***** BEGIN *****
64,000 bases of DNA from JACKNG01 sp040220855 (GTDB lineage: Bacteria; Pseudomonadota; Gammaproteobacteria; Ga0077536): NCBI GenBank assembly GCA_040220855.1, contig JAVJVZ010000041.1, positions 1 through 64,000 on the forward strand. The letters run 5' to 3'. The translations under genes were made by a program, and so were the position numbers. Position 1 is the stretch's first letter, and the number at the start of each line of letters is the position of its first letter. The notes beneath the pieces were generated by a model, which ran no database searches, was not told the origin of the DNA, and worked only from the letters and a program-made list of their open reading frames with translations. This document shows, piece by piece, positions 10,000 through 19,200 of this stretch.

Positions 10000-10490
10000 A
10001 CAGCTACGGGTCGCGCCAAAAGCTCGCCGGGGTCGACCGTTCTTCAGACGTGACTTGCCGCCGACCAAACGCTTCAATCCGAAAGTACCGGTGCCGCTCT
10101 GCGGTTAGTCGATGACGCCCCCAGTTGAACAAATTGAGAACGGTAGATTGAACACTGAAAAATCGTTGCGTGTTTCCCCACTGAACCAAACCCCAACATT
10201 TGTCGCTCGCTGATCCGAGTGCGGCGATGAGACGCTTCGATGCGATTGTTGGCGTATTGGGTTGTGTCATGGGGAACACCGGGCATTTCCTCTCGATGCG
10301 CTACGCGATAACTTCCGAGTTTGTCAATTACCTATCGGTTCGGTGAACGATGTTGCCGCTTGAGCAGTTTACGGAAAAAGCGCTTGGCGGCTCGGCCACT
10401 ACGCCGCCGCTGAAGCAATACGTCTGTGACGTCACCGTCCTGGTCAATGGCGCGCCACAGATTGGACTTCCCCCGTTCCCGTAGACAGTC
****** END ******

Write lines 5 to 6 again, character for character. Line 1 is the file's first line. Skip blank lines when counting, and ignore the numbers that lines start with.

10101 GCGGTTAGTCGATGACGCCCCCAGTTGAACAAATTGAGAACGGTAGATTGAACACTGAAAAATCGTTGCGTGTTTCCCCACTGAACCAAACCCCAACATT
10201 TGTCGCTCGCTGATCCGAGTGCGGCGATGAGACGCTTCGATGCGATTGTTGGCGTATTGGGTTGTGTCATGGGGAACACCGGGCATTTCCTCTCGATGCG